• (4/5)
    I have liked all the other books by this author, so even though German war books aren't generally my thing I bought this one when it was released. To my surprise, I really enjoyed it. Yes, it's about the immediate build-up to WW2, set in Berlin and involving all the different German police and military organisations and lots of plotting and counter-plotting, but the story is told in terms of the people involved and their backgrounds, relationships and values. Perhaps predictably, one of the themes is of pre-war friends of different nationalities who find themselves in a position where they may be asked to try and kill each other should war break out. Still, "if it ain't broke, don't fix it", and the plot device works well here. The first half of the book is building the story, setting the scene and getting the main protagonists into position ready to roll, and the second half, when it all starts to happen, is quite a ride. I found myself reading the last 100 pages when I should have been working. There are some story threads that fizzle out that I would have liked to see concluded (Veronica after the rally and the outcome of the tart-on-a-train episode), but it can be difficult to tidy everything up without being trite at the end of a book. Overall this is a good thriller based on fact, which makes it more compelling. I recommend it. And now, Mr Ridpath, will you please get a move on with Fire and Ice 4!
  • (3/5)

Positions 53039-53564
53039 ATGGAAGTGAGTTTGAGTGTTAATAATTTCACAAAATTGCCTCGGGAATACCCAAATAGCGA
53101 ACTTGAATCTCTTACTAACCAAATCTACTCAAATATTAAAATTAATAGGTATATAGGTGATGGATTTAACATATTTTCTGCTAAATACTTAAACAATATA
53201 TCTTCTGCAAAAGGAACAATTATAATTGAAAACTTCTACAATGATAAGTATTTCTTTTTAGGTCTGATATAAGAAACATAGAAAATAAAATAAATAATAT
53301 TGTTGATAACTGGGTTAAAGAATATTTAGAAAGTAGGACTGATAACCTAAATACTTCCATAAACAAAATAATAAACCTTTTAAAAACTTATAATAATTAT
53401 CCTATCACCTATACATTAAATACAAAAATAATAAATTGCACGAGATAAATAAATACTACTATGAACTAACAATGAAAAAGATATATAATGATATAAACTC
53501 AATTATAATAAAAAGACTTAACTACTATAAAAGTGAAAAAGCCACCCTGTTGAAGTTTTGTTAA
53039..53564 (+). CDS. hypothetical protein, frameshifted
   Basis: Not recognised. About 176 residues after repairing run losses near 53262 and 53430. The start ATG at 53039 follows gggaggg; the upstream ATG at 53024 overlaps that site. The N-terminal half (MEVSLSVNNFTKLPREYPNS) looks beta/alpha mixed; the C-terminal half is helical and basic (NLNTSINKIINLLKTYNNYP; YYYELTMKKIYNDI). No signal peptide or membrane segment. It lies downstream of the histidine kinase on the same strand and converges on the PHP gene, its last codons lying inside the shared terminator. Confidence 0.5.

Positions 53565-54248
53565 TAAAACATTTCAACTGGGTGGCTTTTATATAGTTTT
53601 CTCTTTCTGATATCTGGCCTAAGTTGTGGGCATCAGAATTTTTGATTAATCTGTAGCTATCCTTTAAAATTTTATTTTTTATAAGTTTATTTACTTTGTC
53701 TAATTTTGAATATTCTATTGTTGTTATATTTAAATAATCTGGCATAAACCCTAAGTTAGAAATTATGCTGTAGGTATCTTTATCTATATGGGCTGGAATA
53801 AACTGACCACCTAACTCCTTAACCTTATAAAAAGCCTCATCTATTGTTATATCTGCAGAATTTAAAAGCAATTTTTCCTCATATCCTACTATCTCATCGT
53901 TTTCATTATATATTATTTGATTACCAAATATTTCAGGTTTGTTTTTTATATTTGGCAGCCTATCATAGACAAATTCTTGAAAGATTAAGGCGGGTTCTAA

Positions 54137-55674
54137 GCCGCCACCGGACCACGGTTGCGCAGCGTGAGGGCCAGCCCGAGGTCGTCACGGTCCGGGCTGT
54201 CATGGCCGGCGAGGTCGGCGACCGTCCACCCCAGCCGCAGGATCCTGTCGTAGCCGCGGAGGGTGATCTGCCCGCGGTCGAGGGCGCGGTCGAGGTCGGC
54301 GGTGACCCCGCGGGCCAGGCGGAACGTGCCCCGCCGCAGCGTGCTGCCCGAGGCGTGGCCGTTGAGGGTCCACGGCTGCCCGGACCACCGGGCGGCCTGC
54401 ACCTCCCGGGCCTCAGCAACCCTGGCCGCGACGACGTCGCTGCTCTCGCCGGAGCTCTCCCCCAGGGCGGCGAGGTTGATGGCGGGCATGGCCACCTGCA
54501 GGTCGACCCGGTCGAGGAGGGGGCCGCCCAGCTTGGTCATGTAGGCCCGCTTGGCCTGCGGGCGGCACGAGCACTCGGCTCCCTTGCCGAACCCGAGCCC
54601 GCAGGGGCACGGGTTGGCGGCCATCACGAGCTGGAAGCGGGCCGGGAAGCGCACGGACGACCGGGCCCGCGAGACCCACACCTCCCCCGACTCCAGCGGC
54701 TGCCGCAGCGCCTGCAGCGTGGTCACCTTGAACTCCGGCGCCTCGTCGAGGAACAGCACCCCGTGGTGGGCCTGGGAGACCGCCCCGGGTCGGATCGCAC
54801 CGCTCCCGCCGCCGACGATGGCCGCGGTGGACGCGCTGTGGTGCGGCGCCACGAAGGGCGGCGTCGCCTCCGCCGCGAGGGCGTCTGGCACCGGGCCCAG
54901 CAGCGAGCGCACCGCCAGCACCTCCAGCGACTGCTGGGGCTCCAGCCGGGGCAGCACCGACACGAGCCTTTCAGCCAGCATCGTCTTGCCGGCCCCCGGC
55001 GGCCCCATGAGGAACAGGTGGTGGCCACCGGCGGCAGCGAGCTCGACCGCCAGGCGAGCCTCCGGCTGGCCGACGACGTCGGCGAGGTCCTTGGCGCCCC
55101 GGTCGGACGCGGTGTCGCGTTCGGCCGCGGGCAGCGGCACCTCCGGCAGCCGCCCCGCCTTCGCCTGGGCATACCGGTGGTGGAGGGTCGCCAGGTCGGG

According to the author’s note at the end of the book, there was a Wehrmacht plot to assassinate Hitler in 1938. That event serves as the foundation for this novel. I hesitate to called it alternate history for reasons that will become obvious at the end. The protagonist, Conrad is an idealist and a zealot. We first meet him during the Spanish Civil War where he and two other comrades have just shot three members of the Spanish brigade who were about to rape some nuns. The Catholic Church had always symbolized Nationalist repression. Unfortunately, they were recognized later by a fourth man whom Conrad had only nicked and later shoots both David and Harry in the back during a charge against the Fascists. So right away several moral dichotomies are presented: did the members of the Spanish Brigade deserve to die to prevent the rape? Did Conrad and his friends deserve to die for killing their allies? Did their actions alter historical events?Scene shift to several years later. Conrad is now heavily involved as go-between in a plot orchestrated by Admiral Canaris and some higher level German generals and the British government. All fear Hitler's foray into Czechoslovakia but for different reasons. You have to suspend some normal rational thinking as Conrad, speaking fluent German, seems to easily move in the higher levels of British government and, with his aristocratic German friend Theo, German generalship. I prefer Ridpath’s Fire and Ice series of novels, but the book did hold my interest.